The Third Life of Grange Copeland

The Third Life of Grange Copeland

Alice Walker

Language: English

Pages: 328

ISBN: 0156028360

Format: PDF / Kindle (mobi) / ePub


Despondent over the futility of life in the South, black tenant farmer Grange Copeland leaves his wife and son in Georgia to head North. After meeting an equally humiliating existence there, he returns to Georgia, years later, to find his son, Brownfield, imprisoned for the murder of his wife. As the guardian of the couple's youngest daughter, Grange Copeland is looking at his third -- and final -- chance to free himself from spiritual and social enslavement.

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she said, stirring her pot. “The Lawd knows I loves them, but when they does grow up I hope they has sense enough to git away from round here.” “Well, I thank you kindly for that good breakfast.” “Aw, don’t mention it. ’N if you gets hongry runnin’ back the other way drop in again.” She gave him a grave, boastful, wry and conspiratorial smile. “I also hope you finds your daddy.” “Bye, you all,” he said, waving to the children, who stopped playing to stare at him. “Bye-bye! Bye-bye!” they

nigger woman!” For a woman like Mem, who had so barely escaped the “culture of poverty,” a slip back into that culture was the easiest thing in the world. First to please her husband, and then because she honestly could not recall her nouns and verbs, her plurals and singulars, Mem began speaking once more in her old dialect. The starch of her speech simply went out of her and what came out of her mouth sagged, just as what had come out of her ancestors sagged. Except that where their speech had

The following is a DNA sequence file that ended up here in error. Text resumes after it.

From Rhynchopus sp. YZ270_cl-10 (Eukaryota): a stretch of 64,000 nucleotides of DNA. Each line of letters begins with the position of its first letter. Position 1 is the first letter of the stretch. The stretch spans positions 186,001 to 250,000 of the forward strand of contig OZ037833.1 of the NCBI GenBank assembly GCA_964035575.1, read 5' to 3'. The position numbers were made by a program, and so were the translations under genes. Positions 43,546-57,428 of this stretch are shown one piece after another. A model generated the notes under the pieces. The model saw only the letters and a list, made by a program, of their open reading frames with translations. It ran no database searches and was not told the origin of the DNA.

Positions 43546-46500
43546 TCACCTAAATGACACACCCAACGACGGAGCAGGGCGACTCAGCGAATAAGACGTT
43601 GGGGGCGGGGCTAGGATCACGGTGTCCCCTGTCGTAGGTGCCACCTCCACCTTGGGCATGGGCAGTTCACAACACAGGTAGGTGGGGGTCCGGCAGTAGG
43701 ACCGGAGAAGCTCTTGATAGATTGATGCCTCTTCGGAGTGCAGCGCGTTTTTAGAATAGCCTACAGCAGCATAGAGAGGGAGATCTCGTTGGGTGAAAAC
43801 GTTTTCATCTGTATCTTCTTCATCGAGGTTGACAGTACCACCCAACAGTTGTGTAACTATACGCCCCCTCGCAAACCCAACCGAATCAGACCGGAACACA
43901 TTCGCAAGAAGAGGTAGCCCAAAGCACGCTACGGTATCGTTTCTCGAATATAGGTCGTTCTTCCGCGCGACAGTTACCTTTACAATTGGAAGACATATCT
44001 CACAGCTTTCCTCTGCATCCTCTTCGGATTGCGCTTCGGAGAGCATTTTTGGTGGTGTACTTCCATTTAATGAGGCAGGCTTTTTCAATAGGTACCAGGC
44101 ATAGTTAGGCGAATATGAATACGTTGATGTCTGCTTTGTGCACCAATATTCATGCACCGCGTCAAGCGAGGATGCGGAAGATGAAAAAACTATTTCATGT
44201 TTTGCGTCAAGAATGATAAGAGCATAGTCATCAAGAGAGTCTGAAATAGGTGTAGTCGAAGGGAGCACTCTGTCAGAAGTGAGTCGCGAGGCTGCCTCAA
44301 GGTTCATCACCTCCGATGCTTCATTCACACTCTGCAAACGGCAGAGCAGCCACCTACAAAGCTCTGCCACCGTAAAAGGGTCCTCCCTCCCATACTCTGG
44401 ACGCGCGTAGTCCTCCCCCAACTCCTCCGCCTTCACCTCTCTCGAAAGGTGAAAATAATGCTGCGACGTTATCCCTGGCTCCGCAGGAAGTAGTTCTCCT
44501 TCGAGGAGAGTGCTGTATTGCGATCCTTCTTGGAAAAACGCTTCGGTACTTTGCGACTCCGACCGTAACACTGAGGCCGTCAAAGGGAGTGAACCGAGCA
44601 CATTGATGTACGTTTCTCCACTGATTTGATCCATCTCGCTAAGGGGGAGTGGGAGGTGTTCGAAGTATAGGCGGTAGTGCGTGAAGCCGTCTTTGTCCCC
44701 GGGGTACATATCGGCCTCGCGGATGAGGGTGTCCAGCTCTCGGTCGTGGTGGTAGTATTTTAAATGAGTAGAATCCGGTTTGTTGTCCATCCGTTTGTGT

pushing out her still incredible bosom, “she’s his child and he wants her. It ain’t decent for just a old man like you to try to take care of a little girl.” She turned to Brownfield for support, but he, while staring at Ruth, seemed to lapse into a trance. His daughter shivered under his dull incredulous stare. She had never considered that as a big girl she might look more than a little like her mother. “I don’t know why they give you only seven years,” her grandfather said in a firm voice,

stop,” said Grange, “not as a group anyhow.” He lounged back in his chair and stuck a hand in his pocket. “Even if they could,” he said slowly, “it’d be too late. I look in my heart for forgiveness and it just ain’t there. The close as I can come to it is a kind of numbness where they concerned. So that I wouldn’t add kindling to a fire that was roasting them, but I wouldn’t hear ’em calling me neither.” Ruth chuckled. “That ain’t no feeling to be proud of,” Grange said sternlv, “not if you

see her self-sufficient, he was against her acting boyish. He grumbled when she spoke of cutting her hair, an unruly, rebellious cloud that weighted down her head. He insisted she trade her jeans for dresses, at least on weekends, and placed jars of Noxzema and Pond’s hand cream on her dresser. He became softer than Ruth had ever known him, reflectively puffing on his pipe for hours without saying a word. He spent evenings examining maps, wondering about the places in the world he would never

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